KEVIN Bridges may be packing out arenas the length of the country but he has lost none of his vital edge.
The 28-year-old proved he remains a master of observational comedy that can squeeze hilarity from the minutiae of day-to-day life.
However, there is an increased sophistication to his material and added vitriol.
There are the expected jokes focusing on previous Bridges’ subject matter such as parties and school life, all still funny.
However, he takes the act into deeper and darker waters with a rage against austerity’s impact on the poor and vulnerable of Scotland.
Delivered with real passion it was never preachy. Bridges never strayed from the golden rule of political comedy, get the message across – but still be funny.
Nothing is sacred or safe from Bridges’ comedic bayonet. Last year’s referendum vote, or as he called it “the civil war” is dissected.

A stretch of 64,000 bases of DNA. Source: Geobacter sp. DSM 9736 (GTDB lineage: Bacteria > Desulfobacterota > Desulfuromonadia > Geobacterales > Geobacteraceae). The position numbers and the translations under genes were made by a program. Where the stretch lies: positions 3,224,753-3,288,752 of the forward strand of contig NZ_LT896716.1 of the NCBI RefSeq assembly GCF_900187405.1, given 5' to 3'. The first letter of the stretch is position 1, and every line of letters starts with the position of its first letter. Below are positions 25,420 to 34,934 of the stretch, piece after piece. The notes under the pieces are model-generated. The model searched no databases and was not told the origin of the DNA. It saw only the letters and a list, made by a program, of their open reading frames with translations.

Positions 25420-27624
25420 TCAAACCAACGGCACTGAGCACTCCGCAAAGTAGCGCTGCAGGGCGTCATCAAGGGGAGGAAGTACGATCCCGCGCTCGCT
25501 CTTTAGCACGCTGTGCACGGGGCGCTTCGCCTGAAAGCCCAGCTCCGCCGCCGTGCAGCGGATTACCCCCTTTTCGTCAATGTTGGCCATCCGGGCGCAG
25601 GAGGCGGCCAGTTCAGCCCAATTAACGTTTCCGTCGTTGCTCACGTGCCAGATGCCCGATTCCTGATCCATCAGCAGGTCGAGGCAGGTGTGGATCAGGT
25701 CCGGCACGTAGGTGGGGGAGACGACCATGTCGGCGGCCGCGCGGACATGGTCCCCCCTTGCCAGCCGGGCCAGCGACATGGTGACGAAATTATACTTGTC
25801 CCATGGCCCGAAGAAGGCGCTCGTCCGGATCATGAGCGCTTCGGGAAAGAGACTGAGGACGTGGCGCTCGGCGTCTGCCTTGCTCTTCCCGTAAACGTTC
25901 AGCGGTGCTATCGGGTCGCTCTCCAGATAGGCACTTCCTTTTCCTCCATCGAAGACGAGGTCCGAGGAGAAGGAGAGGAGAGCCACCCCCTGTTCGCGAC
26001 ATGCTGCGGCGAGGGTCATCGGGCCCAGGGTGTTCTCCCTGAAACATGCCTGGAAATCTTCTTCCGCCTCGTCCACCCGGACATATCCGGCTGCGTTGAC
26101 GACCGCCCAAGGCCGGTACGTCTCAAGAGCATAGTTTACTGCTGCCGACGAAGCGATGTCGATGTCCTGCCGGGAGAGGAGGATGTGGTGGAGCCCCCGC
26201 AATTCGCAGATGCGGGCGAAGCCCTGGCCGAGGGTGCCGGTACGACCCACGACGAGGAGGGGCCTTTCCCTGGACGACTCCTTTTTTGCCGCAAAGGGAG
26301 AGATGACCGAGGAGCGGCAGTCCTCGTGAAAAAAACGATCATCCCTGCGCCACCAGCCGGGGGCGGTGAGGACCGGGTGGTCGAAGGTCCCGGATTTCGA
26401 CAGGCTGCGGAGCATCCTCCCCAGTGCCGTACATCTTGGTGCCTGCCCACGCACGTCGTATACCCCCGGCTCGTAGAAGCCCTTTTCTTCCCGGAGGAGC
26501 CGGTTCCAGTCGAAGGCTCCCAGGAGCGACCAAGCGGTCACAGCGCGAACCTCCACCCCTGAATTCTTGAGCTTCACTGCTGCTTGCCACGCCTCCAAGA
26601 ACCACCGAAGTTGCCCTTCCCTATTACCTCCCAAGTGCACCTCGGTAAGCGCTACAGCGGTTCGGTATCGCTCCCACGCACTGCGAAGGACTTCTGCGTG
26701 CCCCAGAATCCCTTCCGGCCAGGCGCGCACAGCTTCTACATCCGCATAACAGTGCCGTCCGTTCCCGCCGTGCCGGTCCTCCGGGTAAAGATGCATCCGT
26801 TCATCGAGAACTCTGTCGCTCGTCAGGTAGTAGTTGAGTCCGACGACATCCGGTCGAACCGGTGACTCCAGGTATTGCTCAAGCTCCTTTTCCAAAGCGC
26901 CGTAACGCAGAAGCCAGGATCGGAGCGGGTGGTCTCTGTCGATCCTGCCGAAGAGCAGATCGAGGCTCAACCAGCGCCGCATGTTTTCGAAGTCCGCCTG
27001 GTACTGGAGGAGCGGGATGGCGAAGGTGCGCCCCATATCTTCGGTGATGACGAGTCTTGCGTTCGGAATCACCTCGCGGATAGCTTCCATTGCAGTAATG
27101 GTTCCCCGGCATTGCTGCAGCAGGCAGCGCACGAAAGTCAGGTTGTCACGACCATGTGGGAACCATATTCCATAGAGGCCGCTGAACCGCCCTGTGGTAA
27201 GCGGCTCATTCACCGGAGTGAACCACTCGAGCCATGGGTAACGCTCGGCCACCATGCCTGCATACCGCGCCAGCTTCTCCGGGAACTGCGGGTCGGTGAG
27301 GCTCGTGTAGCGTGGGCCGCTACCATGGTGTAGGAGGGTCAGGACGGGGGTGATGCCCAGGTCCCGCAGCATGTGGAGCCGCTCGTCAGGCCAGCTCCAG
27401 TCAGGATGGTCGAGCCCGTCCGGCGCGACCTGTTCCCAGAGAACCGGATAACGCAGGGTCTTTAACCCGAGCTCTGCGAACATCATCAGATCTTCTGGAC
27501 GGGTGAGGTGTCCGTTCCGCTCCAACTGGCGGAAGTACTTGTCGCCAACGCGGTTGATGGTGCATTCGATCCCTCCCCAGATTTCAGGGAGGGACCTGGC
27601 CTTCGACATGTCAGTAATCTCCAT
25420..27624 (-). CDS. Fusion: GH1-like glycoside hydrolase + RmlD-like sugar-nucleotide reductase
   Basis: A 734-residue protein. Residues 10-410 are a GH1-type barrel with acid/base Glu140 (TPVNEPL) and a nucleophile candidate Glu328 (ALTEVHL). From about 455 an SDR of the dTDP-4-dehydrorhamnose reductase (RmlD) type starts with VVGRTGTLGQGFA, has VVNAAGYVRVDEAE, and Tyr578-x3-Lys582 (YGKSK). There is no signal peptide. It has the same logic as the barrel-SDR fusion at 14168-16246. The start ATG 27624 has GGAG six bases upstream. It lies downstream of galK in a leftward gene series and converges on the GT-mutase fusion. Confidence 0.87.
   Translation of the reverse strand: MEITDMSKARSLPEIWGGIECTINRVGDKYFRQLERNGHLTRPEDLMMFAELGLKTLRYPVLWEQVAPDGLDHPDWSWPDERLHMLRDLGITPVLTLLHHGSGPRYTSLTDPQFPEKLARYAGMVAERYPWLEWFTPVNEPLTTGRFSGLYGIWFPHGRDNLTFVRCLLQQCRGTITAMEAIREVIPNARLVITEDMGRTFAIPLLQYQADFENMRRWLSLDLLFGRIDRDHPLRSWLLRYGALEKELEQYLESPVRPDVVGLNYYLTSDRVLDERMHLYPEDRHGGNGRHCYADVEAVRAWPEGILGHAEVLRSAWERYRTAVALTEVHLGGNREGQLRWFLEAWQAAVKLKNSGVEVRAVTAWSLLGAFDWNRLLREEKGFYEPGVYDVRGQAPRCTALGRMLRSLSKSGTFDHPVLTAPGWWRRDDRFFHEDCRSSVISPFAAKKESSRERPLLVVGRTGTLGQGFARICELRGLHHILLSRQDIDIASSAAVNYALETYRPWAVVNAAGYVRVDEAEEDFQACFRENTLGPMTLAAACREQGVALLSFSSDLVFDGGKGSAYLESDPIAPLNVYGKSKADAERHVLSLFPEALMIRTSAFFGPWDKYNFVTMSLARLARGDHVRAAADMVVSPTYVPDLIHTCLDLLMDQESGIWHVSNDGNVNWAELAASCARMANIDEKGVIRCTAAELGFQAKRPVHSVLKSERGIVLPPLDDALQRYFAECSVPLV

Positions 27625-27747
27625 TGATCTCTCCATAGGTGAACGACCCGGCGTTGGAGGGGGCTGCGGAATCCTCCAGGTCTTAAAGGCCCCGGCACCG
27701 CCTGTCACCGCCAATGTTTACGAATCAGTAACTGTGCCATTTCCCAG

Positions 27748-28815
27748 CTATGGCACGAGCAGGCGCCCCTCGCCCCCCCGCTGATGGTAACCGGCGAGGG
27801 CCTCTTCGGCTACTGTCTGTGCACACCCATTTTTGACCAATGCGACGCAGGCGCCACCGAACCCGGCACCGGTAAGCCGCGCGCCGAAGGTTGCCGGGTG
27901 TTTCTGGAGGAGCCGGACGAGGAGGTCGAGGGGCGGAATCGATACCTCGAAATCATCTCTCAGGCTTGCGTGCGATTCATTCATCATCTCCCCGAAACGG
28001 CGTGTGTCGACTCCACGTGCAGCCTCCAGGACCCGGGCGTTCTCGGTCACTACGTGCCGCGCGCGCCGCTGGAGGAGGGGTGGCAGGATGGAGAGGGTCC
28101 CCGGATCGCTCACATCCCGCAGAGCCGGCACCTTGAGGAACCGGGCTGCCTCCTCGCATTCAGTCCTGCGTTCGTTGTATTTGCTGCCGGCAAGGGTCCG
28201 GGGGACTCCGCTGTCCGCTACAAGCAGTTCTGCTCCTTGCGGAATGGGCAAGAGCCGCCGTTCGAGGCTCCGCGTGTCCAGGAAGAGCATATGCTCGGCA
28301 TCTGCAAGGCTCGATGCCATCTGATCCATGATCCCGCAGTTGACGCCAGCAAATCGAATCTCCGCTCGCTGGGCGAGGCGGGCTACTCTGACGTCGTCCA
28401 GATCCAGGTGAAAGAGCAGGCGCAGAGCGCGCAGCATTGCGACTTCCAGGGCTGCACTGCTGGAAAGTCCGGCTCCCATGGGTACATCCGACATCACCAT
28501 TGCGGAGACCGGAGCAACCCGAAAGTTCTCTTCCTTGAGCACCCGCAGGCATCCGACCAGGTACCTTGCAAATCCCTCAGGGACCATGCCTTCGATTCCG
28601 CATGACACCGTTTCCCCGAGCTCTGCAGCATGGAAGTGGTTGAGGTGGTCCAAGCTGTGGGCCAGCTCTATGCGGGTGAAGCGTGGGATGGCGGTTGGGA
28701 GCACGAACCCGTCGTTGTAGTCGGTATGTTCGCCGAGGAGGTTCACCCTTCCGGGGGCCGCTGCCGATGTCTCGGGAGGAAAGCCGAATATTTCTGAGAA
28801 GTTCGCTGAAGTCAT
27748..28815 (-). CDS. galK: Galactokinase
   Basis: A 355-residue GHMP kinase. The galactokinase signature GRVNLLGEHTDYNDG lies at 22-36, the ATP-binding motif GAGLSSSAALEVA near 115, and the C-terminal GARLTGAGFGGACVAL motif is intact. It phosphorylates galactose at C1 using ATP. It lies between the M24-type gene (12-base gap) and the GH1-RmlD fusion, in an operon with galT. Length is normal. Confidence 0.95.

Bridges told how he explained to an American that although we had Robert the Bruce and William Wallace the nation voted no because supermarkets threatened to put up prices.
And we are “proud about the price of crispy pancakes”.
Such is Bridges’ kinetic riffing he can jump seamlessly from crispy pancakes to Greek philosophers or Mexican conceptual artist Diego Rivera within a heart-beat.
The ‘house-rice’ sketch focusing on a sleep-over as a 10-year-old is observational comedy at its best. Bridges is mainstream comedy, his run at the cavernous AECC proves that.
However, it is mainstream infused with an edge and attitude.
The encore, where he responds to questions tweeted in by the audience, proved he is just as funny when improvising.
Bridges is in Aberdeen tonight and tomorrow and returns next month for another three night stint. If you can get your hands on the hottest ticket in town you won’t regret it.